|the most delicious teardrop trailer of them all|
My brother, Kevin, and I had a fun trip to the Adirondacks to check out the east coast gathering of teardrop trailers. They are even cuter in person. I kind of wanted to swallow one whole. Unfortunately they might be a little too tiny for my two-month winter vacation home on wheels. So the research continues: cargo trailer conversions, vintage "canned ham" trailers, vanagons...
A couple days after our trip, I was sitting on the couch in Kevin and Rebecca's (sister-in-law) house in Maine, giddy (not a word I apply to myself very often) about plans for my yet to be determined travel trailer. And generally feeling happier than I've felt in a long time. For no clear reason, when I stood up from the couch my back went out. Little did I know in that painful, miserable moment, the universe was about to grant me a glimpse of just how much my relationship to self is shifting.
I was consumed with discomfort, but even more intense than the physical distress was the emotional fear. A little backstory (pun intended): In 2006, I herniated a disc in my back. And for the next two, interminable years I experienced frequent episodes of awful back, leg, and foot pain. The pain was especially hard to manage since I can't take ibuprofen and my body rejects harder-core drugs like morphine derivatives. (Thank god for nerve block injections - they were the only thing that made a difference. I highly recommend them for those who've exhausted all other pain relief options.)
So when my back broke down in Kevin and Rebecca's living room, I was terrified that I'd just been sentenced to another two years of debilitating pain. Just when I'd decided that it's time to reclaim my life, health struggles be damned. But when I'd damned the struggles I had not included back pain in the inventory. That's a whole other ball game.
|Kevin next to one of the most adorable "canned ham" trailers we met|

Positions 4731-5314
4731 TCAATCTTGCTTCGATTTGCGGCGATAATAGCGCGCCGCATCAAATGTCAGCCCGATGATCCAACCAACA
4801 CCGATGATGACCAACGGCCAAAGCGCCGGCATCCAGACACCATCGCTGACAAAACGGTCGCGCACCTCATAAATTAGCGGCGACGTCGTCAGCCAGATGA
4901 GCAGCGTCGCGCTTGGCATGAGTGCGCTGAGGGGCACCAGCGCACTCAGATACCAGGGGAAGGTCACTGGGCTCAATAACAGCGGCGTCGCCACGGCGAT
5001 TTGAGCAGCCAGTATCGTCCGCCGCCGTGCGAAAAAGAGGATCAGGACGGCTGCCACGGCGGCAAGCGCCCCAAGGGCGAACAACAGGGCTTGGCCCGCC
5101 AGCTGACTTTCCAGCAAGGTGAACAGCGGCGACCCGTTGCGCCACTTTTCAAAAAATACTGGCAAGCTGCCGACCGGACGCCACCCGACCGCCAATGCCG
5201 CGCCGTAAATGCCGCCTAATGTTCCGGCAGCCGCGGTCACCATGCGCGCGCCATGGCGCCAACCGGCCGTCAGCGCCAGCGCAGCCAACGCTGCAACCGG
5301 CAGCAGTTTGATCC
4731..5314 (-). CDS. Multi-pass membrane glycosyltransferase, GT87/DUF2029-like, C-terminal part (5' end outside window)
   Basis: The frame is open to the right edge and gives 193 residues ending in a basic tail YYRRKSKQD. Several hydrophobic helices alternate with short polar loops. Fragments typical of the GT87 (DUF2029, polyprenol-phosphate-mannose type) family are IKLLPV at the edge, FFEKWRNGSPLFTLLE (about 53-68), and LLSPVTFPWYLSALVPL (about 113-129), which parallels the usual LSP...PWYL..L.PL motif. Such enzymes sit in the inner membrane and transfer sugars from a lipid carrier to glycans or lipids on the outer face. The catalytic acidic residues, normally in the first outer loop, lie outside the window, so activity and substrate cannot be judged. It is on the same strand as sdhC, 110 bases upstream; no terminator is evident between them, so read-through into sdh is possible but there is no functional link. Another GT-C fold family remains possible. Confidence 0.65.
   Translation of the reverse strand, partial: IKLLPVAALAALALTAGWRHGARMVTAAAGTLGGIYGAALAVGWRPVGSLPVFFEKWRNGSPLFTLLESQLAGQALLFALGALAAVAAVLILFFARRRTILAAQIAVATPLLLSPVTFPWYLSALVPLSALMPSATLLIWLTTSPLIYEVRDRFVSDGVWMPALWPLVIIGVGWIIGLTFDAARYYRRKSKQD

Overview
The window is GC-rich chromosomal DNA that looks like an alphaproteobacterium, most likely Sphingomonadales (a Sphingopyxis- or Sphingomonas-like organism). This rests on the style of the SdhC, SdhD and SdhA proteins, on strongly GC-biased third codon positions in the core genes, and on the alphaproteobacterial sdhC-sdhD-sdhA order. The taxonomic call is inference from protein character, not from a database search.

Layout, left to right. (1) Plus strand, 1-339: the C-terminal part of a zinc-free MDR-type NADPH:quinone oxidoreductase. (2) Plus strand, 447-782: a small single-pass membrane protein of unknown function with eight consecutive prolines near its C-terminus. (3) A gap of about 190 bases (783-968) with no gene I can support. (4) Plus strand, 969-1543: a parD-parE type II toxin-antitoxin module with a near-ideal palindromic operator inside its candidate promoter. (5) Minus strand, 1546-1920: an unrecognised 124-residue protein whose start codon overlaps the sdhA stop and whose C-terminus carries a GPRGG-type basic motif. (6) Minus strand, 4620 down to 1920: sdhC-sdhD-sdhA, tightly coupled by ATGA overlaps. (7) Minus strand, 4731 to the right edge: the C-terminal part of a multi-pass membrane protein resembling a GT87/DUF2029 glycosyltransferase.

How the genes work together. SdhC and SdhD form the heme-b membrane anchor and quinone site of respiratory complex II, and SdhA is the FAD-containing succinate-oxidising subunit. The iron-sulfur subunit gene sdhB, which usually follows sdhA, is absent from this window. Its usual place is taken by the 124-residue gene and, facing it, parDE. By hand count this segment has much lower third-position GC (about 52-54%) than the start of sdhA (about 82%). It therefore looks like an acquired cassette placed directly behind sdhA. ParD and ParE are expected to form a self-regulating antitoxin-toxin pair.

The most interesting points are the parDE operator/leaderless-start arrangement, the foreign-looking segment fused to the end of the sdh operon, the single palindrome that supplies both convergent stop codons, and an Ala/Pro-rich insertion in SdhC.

A couple years after the original herniation in 2006, my back finally started to improve. It's never felt normal again, the way it used to before the herniation, and it tweaks easily but the mini-flare-ups have been tolerable. But in 2009, I had an acute flare-up similar to the one I experienced a few weeks ago in Maine, but not quite as bad, which is why I was convinced that this recent incident was actually not a flare-up but a re-herniation, since the pain was worse.
All to say, my body provided me with a little controlled scientific study: comparing how I interacted with my self during the acute flare-up two years ago with how I interacted with my self a few weeks ago during the most recent episode. Conclusion: the difference is night and fucking day. How you like my science now?
When I screwed my back in 2009, as with all other health struggles until recently, I berated myself for being scared, for being too sensitive, for being weak. I'd tell myself that other people, with the same degree of pain, would be so much tougher than I am, less tearful, less afraid, less catastrophic. I was certain that other stoic types wouldn't need to ask their friends to walk their dog or get groceries. I'm not sure which was worse, the physical pain or the emotional attacks on myself.
Fast forward to three weeks ago. The first thing I noticed is that I let Kevin and Rebecca in on my pain and unedited fear. Way in. Out of habitual embarrassment for the degree of my reaction, I had an impulse to pretend I wasn't totally freaked out, and to keep my shit together long enough to crawl off into the woods, like a wounded animal, to cry alone. (They live on beautiful wooded land in Maine so really, this was a tempting and possible scenario.) One of the reasons I sometimes hide pain is to avoid disappointment about someone not responding with just the right quality or quantity of empathy that I'm seeking in that moment.
From the outside looking in on my post-couch injury, it just appeared like I was physically uncomfortable. But I decided to drop the charade, sitting down very slowly onto a chair and I started weeping. I mean snot-everywhere, like you-just-told-me-my-best-friend-died weeping. My dear brother quietly pulled up a chair and just sat next to me while I cried and cried. I whimpered through the tears, "I just need to cry...I really need to let this out...I'm so scared right now that this is happening all over again and that I'm going to be fucked for another two years...Just when I was starting to get happy, really happy."